He looked just like Vin Diesel, down to the athletic build, shaven head and the craggy, indeterminate ethnicity of his face, at once rugged and somehow feminine. He was dressed from head to toe in matching black racing leathers, and he was sitting, IPod buds in his ears, next to his bike on the side of the road, the black and white Ninja I'd seen blaze by me more than once.
It was late evening in Northern Idaho, and the weariness of piloting the U-Haul through the pass, through Spokane, and now into another large steep hill was taking its toll. The two cats, glaring death at me from their cat carrier in the passenger seat, had long since given up on meowing their way out. The cabin stank of cheap air freshener, road food and stale cigarettes. The air was finally starting to cool down, and the radio signal was starting to die.
Outside the golden rays of the dying sun played out on the vast expanse of the Northern Idaho mountains. Vin sat, staring out at the view, his face hard to read. But his helmet was by the side of the road, next to his bike, in the middle of nowhere.
I slowed the truck down, the car mounted on a trailer on the back fishtailing. Coasting carefully onto the shoulder and cursing the lack of clearance at the side, I brought it to a shuddering halt thirty or forty yards from his bike.
The cats lifted up their heads at the stopping of the truck. Something was up, and they were hoping that that "something" was them LEAVING. A paw fished its way out between the bars.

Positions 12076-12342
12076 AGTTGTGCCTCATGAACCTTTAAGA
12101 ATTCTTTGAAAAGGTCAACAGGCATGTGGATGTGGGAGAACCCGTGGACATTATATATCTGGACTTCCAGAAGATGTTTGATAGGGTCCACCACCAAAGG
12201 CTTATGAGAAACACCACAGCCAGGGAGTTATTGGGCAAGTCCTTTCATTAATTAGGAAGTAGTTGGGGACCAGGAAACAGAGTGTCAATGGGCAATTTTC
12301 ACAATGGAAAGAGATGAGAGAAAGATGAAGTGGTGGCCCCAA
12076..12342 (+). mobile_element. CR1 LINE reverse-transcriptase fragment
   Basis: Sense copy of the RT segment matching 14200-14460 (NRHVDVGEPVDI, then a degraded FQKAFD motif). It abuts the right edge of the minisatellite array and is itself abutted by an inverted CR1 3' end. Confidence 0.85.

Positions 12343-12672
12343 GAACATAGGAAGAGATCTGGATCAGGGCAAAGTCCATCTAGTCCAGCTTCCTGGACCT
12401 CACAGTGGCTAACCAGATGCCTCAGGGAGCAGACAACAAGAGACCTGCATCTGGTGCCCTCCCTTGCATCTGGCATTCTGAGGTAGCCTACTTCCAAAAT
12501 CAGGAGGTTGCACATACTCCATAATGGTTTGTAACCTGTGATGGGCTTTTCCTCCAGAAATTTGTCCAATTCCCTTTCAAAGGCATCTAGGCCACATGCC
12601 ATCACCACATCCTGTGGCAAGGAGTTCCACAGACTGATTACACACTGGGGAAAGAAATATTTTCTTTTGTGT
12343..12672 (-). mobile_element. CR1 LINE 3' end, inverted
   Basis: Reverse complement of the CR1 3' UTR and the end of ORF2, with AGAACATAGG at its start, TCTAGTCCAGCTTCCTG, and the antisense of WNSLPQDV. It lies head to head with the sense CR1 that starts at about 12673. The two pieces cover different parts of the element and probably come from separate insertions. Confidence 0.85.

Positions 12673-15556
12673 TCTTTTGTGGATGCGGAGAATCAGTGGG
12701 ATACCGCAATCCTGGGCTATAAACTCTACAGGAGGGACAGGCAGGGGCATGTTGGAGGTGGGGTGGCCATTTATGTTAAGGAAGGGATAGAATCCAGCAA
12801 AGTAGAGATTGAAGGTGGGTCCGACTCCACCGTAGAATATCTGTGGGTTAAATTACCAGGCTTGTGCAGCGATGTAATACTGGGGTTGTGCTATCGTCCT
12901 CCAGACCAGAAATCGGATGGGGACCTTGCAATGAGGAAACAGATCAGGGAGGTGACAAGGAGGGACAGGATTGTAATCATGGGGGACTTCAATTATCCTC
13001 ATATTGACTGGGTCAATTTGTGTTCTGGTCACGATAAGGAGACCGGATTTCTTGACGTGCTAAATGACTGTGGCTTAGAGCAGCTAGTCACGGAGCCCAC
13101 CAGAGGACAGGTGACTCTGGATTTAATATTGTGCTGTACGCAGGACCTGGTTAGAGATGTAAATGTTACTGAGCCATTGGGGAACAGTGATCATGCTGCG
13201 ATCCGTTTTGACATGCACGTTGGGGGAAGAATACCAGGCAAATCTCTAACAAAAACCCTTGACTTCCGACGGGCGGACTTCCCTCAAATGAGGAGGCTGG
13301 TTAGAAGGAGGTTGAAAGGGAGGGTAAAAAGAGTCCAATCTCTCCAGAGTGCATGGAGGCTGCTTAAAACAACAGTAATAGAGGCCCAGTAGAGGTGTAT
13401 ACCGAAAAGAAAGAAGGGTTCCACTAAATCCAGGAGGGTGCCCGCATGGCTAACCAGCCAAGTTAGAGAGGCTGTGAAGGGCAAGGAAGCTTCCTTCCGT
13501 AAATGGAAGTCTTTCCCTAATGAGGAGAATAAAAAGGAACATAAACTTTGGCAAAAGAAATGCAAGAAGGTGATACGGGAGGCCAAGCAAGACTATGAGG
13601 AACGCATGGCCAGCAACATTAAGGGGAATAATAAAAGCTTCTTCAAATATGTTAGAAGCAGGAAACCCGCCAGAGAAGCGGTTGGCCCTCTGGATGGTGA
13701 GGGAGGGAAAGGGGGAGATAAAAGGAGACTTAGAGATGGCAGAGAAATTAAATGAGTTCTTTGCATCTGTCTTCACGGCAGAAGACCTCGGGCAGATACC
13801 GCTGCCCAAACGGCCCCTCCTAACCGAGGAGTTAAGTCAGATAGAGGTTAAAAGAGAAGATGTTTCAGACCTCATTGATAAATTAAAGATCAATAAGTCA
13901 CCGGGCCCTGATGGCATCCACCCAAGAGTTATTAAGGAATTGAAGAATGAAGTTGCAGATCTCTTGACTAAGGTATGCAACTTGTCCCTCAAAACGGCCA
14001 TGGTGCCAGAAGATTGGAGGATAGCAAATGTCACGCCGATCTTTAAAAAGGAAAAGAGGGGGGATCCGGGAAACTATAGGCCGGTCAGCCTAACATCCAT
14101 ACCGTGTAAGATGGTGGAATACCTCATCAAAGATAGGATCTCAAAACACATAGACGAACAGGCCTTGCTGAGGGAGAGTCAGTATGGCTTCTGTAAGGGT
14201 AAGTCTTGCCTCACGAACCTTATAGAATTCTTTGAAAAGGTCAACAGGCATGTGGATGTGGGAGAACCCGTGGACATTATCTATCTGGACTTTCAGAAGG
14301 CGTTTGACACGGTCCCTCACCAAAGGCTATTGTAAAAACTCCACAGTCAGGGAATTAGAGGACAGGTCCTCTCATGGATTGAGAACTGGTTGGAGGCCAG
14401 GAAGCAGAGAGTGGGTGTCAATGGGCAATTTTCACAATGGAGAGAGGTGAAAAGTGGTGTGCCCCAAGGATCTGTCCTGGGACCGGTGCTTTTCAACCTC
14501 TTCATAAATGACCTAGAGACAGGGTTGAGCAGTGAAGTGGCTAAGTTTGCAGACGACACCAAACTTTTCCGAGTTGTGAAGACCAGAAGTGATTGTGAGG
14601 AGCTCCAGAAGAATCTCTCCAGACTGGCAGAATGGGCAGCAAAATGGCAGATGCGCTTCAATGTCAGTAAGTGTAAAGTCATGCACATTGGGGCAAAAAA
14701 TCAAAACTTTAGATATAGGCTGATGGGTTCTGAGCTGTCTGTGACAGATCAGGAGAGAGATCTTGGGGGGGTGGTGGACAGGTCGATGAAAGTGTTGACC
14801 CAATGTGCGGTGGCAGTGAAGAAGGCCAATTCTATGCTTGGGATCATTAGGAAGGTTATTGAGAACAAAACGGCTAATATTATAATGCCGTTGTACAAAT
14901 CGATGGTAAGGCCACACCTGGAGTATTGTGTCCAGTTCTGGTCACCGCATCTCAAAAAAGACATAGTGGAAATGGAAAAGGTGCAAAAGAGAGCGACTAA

He heard the truck, and saw me coming towards him. He stood up suddenly, adopting an unmistakably defensive stance. We were about the same size, but he was certainly far more ready for a fight than I was.
"What do you want, man?"
I pointed to the helmet next to the bike.
"I stopped to see if you were okay. A helmet off and by the side of the road is a well known biker signal for "my bike is broken, and I need help.""
"I'm fine, man, I'm just resting my back and listening to some tunes." Annoyed.
"No sweat, just wanted to make sure you weren't stranded in the middle of nowhere. Nearest gas station is tens of miles or so, if I remember correctly."
He thought for a moment. The hard mask of his annoyance melted. "Hey wow, if I really was having problems, I'd be really screwed."
We both looked up and down the road. Deader than a doornail. Just the two of us there, not a car in sight. The silence was suddenly eerie.
"Yeah. Well, glad you're okay, and hey, a biker always stops to see if another one needs help."
He nodded. "I didn't know that."
I touched my finger to my temple and got back into the cab.